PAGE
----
Hoping for a bird.

For the past year or so, I’ve been thinking about getting a bird. I don’t think I will really ever get a bird, I just like thinking that I might someday get a bird. A few months ago, I was reading a book called Alex & Me to the kids about an amazing parrot (who spent some time at MIT kind of around the time that I was there) who could count and recognize colors and do simple cognitive exercises – I think they said in the book that the bird had the mental capacity of maybe a 2 year old and I remember thinking that that damn bird was so far ahead of what Edda has ever been able to show us, I was jealous. I was jealous of a bird.

But, I was kind of determined not to let that thought depress me, rather, I was going to use some of the pedagogical approaches that they mentioned in the book and use them with Edda to see if she could learn in the same way. The author did mention that her methods of teaching Alex the bird had been used for special needs kids, so what the heck, maybe Edda could benefit from the bird model. After we finished the book, I hadn’t really thought much about birds until today.


We went to PetSmart today to get some Ruby supplies and we spent some time watching the birds. Edda seemed to enjoy watching them flit around which reignited my desire for a bird. My mind drifted to a fantasy image of a beautiful bird perched on my shoulder as I spent my day examining patents. The bird would poop in a designated spot and be somewhat conversational in a Polly-Want-A-Cracker type of way. (Some people dream of tropical vacations, apparently I like to dream about birds.) Then I got all sad and thought that my fantasy bird would be more talented than my daughter, that the bird could verbally ask for a cracker and also be potty-trained. A mild depression set in. Then I thought about it a little bit more. I realized that a bird can to more than any other child on the face of the planet. A bird can fly. Ha! I felt better immediately.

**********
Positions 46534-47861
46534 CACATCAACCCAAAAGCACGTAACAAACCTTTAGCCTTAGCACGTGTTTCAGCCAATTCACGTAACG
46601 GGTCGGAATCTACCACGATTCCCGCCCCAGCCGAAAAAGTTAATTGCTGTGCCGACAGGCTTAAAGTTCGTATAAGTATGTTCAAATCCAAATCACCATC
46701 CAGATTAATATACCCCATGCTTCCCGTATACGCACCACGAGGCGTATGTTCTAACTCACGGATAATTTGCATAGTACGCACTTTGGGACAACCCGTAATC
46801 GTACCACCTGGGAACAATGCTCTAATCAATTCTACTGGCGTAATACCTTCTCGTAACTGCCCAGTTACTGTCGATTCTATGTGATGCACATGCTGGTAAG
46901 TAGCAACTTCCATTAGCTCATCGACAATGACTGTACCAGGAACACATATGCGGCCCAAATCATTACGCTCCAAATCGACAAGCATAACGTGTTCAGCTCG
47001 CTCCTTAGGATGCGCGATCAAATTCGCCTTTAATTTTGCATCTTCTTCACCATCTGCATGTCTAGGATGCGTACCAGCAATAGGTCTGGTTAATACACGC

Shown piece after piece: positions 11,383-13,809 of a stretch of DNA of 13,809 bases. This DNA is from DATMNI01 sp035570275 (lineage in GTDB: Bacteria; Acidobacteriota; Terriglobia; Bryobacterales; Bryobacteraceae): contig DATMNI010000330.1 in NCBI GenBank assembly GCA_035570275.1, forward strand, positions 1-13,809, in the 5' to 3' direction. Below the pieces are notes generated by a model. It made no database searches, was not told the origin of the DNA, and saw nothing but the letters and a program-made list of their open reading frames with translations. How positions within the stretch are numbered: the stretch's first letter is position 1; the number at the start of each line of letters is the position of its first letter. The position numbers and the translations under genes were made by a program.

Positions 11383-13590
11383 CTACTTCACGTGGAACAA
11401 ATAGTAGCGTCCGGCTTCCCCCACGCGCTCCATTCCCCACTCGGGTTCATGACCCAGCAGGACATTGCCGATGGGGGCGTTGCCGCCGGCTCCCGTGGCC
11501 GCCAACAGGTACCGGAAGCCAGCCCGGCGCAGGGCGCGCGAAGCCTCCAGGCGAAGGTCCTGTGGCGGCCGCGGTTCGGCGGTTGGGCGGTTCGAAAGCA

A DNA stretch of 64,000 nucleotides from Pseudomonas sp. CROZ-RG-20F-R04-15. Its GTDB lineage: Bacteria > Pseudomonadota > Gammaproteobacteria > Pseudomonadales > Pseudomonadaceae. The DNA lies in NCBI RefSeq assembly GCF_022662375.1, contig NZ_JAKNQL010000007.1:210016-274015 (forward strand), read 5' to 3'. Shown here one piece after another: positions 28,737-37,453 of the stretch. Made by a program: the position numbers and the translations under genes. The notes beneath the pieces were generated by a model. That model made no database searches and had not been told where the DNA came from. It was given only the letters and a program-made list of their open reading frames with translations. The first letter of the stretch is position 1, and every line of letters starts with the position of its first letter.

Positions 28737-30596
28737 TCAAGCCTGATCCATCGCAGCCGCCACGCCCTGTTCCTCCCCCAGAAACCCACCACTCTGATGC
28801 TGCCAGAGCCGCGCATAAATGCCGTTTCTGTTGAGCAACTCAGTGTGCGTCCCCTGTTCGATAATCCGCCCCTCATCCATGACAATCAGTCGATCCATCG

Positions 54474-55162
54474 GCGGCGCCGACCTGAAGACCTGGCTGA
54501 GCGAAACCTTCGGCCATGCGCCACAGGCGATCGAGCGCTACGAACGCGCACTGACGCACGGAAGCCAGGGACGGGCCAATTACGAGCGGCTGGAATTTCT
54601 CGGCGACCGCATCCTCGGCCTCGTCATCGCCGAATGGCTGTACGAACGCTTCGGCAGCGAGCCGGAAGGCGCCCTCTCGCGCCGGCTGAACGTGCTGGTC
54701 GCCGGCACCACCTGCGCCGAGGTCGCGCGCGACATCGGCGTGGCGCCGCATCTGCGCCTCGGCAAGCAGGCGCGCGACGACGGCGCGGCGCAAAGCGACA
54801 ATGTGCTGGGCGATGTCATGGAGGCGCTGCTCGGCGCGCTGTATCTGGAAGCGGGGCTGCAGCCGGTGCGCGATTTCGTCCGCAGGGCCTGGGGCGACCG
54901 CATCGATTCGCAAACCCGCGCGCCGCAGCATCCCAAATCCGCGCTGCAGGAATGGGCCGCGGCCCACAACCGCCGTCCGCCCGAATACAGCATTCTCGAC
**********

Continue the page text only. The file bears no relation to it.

2 thoughts on “Hoping for a bird.”

  1. Hi, Edda knows everything as I observed. She definitely knows more than a bird. The problem is she could not express her knowledge since she could not control her muscles just like old person had a stroke. Therefore, force her to use her muscles – what the therapists do – would definitely help. Of course, I am not a medical doctor.

  2. Feel bad about Edda's situtation is fairly normal. But, don't let it get to you all the way and all the time.

    Life has more facets than just one, like diamonds. With one isn't exactly shaped, the "rest" can certainly make it up. This way, of course, it still far from perfect. But, it is much, much better. This "rest" consists of other things in one's life which are treasured too. They are more controllable and predictable if one cultivats them. Treasure them and they will glow and shine even more to help the un-perfect one better.

    I wish Edda didn't have Rett. But, to me, she is uique and lovely. She is always in my mind, especially her smiles and getting mad.

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